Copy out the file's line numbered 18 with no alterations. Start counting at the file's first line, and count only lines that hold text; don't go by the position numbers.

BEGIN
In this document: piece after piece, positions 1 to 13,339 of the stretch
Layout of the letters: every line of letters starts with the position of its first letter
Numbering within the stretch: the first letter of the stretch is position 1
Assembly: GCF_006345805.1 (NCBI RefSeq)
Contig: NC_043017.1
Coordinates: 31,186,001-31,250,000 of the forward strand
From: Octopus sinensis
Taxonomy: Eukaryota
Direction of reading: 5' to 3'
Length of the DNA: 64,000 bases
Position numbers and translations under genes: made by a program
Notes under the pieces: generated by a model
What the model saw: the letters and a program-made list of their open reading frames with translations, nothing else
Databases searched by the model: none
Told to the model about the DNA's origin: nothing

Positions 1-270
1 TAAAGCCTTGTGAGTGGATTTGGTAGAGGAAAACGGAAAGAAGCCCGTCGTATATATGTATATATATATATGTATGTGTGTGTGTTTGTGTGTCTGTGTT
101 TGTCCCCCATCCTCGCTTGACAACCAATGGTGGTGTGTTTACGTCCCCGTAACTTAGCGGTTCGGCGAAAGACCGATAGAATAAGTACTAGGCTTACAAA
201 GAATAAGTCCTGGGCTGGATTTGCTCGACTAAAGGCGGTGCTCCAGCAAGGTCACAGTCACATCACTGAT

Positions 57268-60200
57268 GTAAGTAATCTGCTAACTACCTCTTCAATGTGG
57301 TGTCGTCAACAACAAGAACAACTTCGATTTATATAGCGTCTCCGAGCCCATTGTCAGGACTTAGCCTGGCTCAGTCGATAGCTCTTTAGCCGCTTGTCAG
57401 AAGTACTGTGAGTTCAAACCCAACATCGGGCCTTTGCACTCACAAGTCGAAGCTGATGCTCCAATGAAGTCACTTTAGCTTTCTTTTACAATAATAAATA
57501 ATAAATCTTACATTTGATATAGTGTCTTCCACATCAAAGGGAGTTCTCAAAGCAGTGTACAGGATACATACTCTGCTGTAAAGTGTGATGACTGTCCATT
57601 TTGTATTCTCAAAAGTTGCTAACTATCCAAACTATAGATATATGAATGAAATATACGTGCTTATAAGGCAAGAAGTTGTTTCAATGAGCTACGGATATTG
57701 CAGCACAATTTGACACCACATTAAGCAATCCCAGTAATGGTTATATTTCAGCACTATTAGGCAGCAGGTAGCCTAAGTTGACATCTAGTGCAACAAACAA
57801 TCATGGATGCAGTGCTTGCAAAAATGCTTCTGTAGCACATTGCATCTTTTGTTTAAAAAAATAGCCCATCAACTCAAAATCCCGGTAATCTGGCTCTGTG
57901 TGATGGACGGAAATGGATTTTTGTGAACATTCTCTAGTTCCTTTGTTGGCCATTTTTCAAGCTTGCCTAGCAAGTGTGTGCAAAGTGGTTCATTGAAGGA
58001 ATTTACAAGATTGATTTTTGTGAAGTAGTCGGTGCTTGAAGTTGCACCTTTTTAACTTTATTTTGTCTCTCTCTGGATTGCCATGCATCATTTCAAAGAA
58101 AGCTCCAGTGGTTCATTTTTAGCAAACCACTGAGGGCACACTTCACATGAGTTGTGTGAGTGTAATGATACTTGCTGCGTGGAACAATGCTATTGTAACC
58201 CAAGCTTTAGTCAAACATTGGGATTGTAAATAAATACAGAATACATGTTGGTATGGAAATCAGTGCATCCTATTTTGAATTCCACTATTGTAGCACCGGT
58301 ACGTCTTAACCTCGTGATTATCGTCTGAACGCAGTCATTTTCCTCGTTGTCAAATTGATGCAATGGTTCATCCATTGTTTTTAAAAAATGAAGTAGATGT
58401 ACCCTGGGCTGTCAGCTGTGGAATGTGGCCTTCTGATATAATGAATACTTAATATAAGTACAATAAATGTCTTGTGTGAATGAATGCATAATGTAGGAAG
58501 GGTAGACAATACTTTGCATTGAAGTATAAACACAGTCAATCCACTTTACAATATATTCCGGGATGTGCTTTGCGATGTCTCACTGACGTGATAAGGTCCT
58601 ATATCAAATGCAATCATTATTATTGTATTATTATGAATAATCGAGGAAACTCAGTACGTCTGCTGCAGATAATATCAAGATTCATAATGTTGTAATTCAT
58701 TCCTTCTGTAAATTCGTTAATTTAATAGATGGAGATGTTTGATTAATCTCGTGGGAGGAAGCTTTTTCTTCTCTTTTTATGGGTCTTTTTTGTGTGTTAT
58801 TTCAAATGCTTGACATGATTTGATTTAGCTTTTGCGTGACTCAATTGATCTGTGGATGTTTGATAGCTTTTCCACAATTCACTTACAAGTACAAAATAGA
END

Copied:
101 TGTCCCCCATCCTCGCTTGACAACCAATGGTGGTGTGTTTACGTCCCCGTAACTTAGCGGTTCGGCGAAAGACCGATAGAATAAGTACTAGGCTTACAAA